Sunday, May 30, 2010
“I don’t really know how to say that, grandpa,” I squint my eyes and hold up the phone to my mouth. I’m driving, so it’s on speaker, and his English accent sounds distant.
“Well maybe you can just tell her, ok?”
I frown. “Yeah, okay.” Apparently I can do anything.
When I arrive to their apartment in Leisure Village, or what was recently disclosed to me as “Seizure Village” by the locals in Camarillo, grandpa points to the bedroom and practically yells. “What’s her name?” He’s talking about the housekeeper. How should I know?
“I don’t know, grandpa.”
“Well tell her about my shirts, eh?” He looks up at me from the couch, his large glasses struggling for footing on the edge of his nose.
I pad quietly into the bedroom where my grandparents’ short haired, slightly overweight, and surprisingly tall cleaning lady is mopping up the bathroom floor. I smile.
“Hola. Uh…” I pause, searching for the words. “Cuando tu lavas los, um,” I forget how to say ‘shirt’ and point to my purple tee. She stares down at where I’m pointing on my stomach, we both notice a grease stain, and then she looks back up at my face.
“Los caminitos?” she asks.
“Si, los caminitos.” I smile. “Cuando tu lavas los caminitos, no necesitas, um…” I’m tripped up again, and can’t remember how to say ‘dry’ in Spanish. She has no idea where this sentence is going, so I pick up a hanger from the closet and hold it up. Her eyes go from my shirt to the hanger. I smile. She smiles back. We’re getting nowhere.
She holds up her pointer finger, like, ‘I got it,’ and walks over to the phone. “Mi hermano,” she says, dialing. This word I remember; she’s calling her brother.
The phone rings a few times and then she frowns again. He didn’t pick up, and we stare blankly at each other again for a moment before deciding how to tackle the situation.
Next I hold up my pointer finger, and motion her out to the garage. We walk past my grandparents on their couches, and my grandmother eyes us suspiciously. Out in the garage I show my new friend to the washing machine. I point at the machine and then at my shirt. “Si, los caminitos.” Yes, the shirts. I then point at the dryer. “Y no necesario.” And not necessary. I point at the hanger. “Solomente esto.” Just this.
She nods her head and I sigh relief. We’ve figured this out. “Gracias,” I say, before walking out of the garage.
I pull my grandpa up off the couch, and secure my grandmother’s hat on her head.
“Grandma thinks you ignored her,” grandpa says while I pull grandma’s jacket over her shoulders.
“Huh? I did?” I quickly go back in time and watch myself enter the house, kiss my grandpa, and go find the housekeeper. I suppose I did forget about her.
“Oh, sorry, grandma.” I look down at her and smile, and she looks up at me with hurt, childlike eyes. “I love you,” she moans, almost accusatory. “I love you forever, since you were baby.” My grandmother is Greek and barely speaks a word of English, but this part I get. I feel a little guilty, and hug her small frame close to my body. “I love you too, grandma.” She nods, and we all head outside, into the too bright sun, the howling breeze, the heavy car doors—the many pieces of daily life that have become almost unbearable for these two creatures.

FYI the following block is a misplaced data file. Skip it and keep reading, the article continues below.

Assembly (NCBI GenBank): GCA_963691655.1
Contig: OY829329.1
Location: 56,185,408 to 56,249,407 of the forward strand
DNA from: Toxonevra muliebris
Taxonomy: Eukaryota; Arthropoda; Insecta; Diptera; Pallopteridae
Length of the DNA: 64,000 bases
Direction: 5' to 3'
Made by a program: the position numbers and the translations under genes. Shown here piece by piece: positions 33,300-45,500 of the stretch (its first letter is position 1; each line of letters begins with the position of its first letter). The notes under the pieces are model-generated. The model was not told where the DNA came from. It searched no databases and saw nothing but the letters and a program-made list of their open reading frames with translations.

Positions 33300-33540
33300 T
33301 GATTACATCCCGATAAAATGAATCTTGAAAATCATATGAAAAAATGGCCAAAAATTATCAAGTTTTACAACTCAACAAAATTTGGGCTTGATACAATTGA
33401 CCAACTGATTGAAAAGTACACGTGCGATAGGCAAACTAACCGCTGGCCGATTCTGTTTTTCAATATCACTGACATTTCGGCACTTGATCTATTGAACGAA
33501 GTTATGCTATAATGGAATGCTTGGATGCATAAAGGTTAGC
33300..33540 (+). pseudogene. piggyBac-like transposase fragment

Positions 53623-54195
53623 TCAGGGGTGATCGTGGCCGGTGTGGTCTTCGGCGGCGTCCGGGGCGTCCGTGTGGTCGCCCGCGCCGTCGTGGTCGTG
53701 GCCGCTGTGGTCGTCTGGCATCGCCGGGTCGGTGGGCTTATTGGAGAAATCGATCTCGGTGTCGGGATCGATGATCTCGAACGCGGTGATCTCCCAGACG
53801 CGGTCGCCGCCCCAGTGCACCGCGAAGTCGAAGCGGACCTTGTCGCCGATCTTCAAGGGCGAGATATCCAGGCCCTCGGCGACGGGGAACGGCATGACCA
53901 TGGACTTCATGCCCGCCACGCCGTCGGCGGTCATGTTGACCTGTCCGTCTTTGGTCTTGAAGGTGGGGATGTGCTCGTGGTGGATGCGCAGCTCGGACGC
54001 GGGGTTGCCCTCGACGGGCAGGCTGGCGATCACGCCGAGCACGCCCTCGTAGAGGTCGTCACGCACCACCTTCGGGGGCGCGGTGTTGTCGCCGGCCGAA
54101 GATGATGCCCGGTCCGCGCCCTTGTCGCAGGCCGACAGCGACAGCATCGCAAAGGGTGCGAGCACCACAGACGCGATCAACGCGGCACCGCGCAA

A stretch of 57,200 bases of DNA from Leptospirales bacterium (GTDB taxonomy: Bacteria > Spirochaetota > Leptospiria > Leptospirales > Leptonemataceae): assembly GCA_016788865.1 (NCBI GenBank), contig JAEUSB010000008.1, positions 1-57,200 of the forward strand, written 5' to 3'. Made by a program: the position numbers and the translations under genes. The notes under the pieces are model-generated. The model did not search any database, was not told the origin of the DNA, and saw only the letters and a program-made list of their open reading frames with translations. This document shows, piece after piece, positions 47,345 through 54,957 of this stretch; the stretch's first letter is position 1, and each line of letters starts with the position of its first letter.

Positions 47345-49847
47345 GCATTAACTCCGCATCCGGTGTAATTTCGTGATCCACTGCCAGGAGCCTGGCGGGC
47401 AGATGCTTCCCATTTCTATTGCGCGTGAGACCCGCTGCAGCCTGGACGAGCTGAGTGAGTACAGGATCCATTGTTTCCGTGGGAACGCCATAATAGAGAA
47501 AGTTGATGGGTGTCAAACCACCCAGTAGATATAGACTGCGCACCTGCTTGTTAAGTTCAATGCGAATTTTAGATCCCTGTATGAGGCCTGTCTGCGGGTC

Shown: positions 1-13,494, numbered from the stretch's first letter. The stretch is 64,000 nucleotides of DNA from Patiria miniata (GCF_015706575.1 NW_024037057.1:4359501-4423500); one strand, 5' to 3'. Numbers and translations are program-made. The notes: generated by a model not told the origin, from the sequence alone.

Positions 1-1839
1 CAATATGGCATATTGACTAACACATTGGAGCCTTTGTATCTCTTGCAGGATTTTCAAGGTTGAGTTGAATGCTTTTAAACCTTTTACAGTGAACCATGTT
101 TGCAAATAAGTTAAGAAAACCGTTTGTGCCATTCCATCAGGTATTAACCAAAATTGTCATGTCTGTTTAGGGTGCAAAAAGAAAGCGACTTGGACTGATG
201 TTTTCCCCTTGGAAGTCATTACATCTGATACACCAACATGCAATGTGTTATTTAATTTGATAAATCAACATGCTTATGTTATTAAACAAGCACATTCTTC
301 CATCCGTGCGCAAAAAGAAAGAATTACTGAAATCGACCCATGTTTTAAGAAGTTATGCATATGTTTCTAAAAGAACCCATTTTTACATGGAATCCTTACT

Friday, May 21, 2010
At the age of seven I hated to be alone, so weekends were a real bummer. God made it so that only little boys my brother’s age came to live on our street, surely an oversight on His part, but for years this meant out cookie-cutter suburban community was filled with “No Girls Allowed” rules, most decidedly directed at me. Solitude was boring; I needed real live kids to play with. My mother took her weekends to do laundry and garden and mop up the gunk from the kitchen floor, and if I wasn’t at ballet, I’d use that excess time to lie on the ground and protest.
“Big girls learn how to play by themselves,” my mother would say, to which I’d reply with a loud scream, “I hate Saturdays!”
The wonderful thing about my tantrums was that my mom would get so sick of hearing my cries at the inhumanity of God that she’d pick out her phone book from under the kitchen counter and hand it to me to begin dialing.
“Hello, Mrs. Johnson?” I’d tangle the cord into my fingers and stare at the floor. “Can Amy come over and play at my house?”
Most of these calls were completely fruitless; who didn’t already have set plans on a Saturday morning? Families were out hiking the hills, or eating picnic lunches, or shopping for new shoes. I was alone.
The luckiest of days was when Laura was home too.
“Do you think they’ll let you come?” I’d whisper into the receiver, hold my breath, and cross my fingers, like I was waiting on a decision about a life or death sentence. Laura would often come back on the phone after a long, hurtful pause and say, “My dad said no.” I could hear her frown, and then giggle. “I’m just kidding, he’s dropping me off!”
I can only assume that Laura’s parents were as eager to get rid of her for the day as mine were to get rid of me. My mom sighed a huge relief when I said Laura was on her way. Only now could she go about her business without a seven-year-old barnacle attached to her ankles.
The phone rings, announcing Laura’s arrival at the gate; I press 9 to let her in. She’s wearing navy shorts and a flowered t-shirt, both from Limited Too, our favorite store. Her hair is a few shades darker than mine, and so is her skin, but she’s much shorter than me, a trait I haven’t really picked up on yet but one that will haunt me later in our adolescence.
We run upstairs to my room to play “Theatre,” a game where we’d write plays and act them out in my parent’s living room. This time Laura’s wandering the Prairie with nothing but a doll and a piece of beef jerky, and she’s about to die of starvation. “Not if the rattlers don’t get me first!” she cries dramatically into the blistering sun on the ceiling fan above.